Mastitis arises when the breast tissue becomes inflamed. This could be due to the presence of bacteria or buildup of milk in the milk ducts within the breast. Depending on how the infection is affecting the breast, mastitis can either be considered to be infectious or non-infectious. The former is when the infection spreads throughout the breast, whereas the latter is when there is only irritation to the breast. In cases of non-infectious mastitis, it can easily clear up with a few home remedies that help drain blocked milk ducts. On the other hand, infectious mastitis needs more attention by monitoring one’s symptoms. If you are not keen enough, you could develop further complications such as an abscess in the breast.
What Can Happen If Mastitis Is Left Untreated?
Mastitis needs immediate treatment or rather resolution immediately, as it can turn ugly real fast. The first indicators of arising complications with mastitis is the engorgement of the breast as well as milk stasis. It is therefore important that you pay attention to these warning signs, and seeks medical attention if you had not before. Engorgement of the breast can arise due to various factors such as missed feedings, baby’s incapability to drain the breast well, wearing tight bras or bras with an underwire, and stress.
The development of an abscess, which is the worst complication of mastitis is rare and occurs about five percent of the time. An abscess refers to a pocket of pus that has collected in the area behind the nipple, which leads to a firm, red and tender lump on the breast. To treat the abscess, you will have to visit a hospital to drain out the pus with a syringe or have the pus surgically drained via a small incision. In addition to that, you will need to take antibiotics to help with the total treatment of the abscess and mastitis as well. As a nursing mother, it is important that if you develop an abscess, that you do not breastfeed from the affected breast. This is because the milk tastes salty, and is usually unhealthy for the baby.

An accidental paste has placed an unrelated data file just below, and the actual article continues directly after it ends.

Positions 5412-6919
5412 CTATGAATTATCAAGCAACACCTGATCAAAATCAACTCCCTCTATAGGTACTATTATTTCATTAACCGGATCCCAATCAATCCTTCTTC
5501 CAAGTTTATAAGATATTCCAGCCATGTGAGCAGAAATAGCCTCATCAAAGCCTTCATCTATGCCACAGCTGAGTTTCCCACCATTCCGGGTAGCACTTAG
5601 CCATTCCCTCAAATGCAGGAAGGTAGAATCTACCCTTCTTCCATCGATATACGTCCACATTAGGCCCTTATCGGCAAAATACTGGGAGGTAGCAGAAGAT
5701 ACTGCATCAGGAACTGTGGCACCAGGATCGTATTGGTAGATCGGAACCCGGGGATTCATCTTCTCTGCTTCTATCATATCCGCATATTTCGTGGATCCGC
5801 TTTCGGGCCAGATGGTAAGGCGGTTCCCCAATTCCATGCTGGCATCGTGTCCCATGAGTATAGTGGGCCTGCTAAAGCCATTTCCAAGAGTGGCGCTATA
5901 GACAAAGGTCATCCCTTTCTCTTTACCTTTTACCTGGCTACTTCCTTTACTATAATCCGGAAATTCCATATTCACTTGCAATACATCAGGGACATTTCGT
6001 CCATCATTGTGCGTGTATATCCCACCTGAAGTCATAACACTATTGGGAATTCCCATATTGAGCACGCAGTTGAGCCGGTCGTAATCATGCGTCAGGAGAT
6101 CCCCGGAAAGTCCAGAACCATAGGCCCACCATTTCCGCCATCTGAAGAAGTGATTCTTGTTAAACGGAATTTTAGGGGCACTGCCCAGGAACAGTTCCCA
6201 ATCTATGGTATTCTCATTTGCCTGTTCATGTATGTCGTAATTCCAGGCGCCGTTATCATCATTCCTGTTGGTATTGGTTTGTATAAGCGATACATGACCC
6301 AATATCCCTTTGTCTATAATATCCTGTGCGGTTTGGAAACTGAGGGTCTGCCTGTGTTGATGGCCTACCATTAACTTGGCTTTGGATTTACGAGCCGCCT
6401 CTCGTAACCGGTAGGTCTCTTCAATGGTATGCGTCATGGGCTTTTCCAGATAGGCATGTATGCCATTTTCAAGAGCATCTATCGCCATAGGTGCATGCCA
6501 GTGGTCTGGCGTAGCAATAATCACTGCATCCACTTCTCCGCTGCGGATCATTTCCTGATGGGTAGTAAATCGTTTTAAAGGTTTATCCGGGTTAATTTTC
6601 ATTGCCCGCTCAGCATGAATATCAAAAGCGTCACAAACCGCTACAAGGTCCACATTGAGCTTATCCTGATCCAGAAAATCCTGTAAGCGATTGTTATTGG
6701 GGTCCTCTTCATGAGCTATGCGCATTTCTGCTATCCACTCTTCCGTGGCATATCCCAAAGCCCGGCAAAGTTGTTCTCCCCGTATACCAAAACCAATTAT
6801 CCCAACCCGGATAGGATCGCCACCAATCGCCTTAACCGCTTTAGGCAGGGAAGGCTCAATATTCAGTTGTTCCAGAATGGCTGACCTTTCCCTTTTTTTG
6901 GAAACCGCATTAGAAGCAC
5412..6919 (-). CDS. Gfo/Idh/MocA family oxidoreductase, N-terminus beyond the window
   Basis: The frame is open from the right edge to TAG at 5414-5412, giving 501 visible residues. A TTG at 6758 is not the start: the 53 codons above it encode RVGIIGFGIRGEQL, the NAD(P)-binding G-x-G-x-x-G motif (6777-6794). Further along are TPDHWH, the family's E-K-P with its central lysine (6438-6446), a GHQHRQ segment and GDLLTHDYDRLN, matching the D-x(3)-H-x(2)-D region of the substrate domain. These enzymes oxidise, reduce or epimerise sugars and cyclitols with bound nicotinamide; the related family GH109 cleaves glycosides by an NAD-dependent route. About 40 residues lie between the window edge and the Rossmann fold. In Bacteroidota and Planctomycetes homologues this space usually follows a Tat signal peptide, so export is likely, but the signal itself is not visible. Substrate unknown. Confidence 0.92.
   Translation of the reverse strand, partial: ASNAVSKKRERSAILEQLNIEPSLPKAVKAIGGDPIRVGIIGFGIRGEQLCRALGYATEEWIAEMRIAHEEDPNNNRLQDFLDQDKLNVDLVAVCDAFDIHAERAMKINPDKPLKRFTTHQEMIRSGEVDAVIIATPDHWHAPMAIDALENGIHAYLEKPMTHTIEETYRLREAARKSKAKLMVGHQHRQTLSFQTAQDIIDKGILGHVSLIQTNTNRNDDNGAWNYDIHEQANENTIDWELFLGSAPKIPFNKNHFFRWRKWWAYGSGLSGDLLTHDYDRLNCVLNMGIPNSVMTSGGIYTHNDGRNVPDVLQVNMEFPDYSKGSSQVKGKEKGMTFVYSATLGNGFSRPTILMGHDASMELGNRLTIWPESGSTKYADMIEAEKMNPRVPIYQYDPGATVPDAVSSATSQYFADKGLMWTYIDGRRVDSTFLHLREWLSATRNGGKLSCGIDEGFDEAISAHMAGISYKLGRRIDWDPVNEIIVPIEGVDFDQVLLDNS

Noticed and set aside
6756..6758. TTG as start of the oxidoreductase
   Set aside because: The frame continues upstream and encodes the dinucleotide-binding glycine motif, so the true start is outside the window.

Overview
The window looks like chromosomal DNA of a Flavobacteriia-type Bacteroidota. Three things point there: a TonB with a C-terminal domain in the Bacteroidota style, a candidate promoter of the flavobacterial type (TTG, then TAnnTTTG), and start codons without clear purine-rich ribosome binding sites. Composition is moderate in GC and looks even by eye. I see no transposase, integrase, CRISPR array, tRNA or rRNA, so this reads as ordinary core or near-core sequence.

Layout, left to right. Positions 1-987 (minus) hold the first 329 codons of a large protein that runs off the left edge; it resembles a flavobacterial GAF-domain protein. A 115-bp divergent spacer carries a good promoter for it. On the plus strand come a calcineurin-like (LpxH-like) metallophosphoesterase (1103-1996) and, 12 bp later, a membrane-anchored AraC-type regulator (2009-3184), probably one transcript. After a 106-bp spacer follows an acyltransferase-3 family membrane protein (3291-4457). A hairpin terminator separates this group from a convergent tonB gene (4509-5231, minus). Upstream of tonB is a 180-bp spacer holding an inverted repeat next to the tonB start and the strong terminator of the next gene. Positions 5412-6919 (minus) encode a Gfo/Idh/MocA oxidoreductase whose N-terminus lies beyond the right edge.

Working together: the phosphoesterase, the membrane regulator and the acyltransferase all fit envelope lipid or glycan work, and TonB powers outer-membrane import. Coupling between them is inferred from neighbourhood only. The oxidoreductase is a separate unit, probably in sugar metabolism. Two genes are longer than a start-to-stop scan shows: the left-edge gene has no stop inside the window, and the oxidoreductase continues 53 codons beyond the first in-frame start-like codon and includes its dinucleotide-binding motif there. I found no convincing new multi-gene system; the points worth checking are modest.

Mastitis In Lactating Women
Mastitis is most common in women who are pregnant or nursing. However, even non-lactating women can develop the condition, say, from the entry of mastitis-causing bacteria via a bruised, cracked, or pierced nipple. Lactating women who are susceptible to mastitis include new mothers, women in their late pregnancy, and those who abruptly stop breastfeeding and start weaning their babies. Normally, the first phase of mastitis is usually a blocked milk duct, which arises from flow back of milk in the duct, thus causing an obstruction. The blocked milk duct can then escalate to an infection, which is referred to as mastitis. When the breasts become engorged, it is necessary to express the milk, either by nursing your baby or using a pump to drain out the milk. That is because any milk that may remain can cause a blocked milk duct or mastitis to worsen, and intensifies one’s symptoms. The common symptoms of mastitis are tenderness and lumps in the breast, pain, high fever (101 Fahrenheit or higher), aches, redness and warm feeling around the affected breast area.
Mastitis can be treated either with antibiotic therapy or home remedies such as the use of hot compressors, massage therapy, and nursing frequently. If you are not comfortable taking antibiotics with the fear that they will have a negative impact on your baby, you will have to try various home remedies, around the clock to help resolve the infection. It is crucial that you express the milk properly so as to avoid engorgement, you can do so by feeding your baby over regular intervals or using a power pump to drain the milk. Massaging and use of hot compressions help soften the lump within the obstructed region and clear it out, thus restoring normal milk flow in the milk ducts. You should also eat well, drink plenty of water and rest enough to allow the body to fight against the infection. In addition to that, you can take probiotics and eat raw garlic to boost your immunity.
Mastitis is painful and it can take a while to clear out depending on how you are going about treating the infection. If you are vigilant in managing the infection, then it will clear out sooner than later. However, if you ignore it, it can lead to further complications including milk stasis, intensified symptoms, engorgement of the breast, and at worst, development of an abscess. To avoid the unbearable complications that arise from an untreated mastitis, ensure that you deal with the infection early enough, to save yourself the pain and the hassle.
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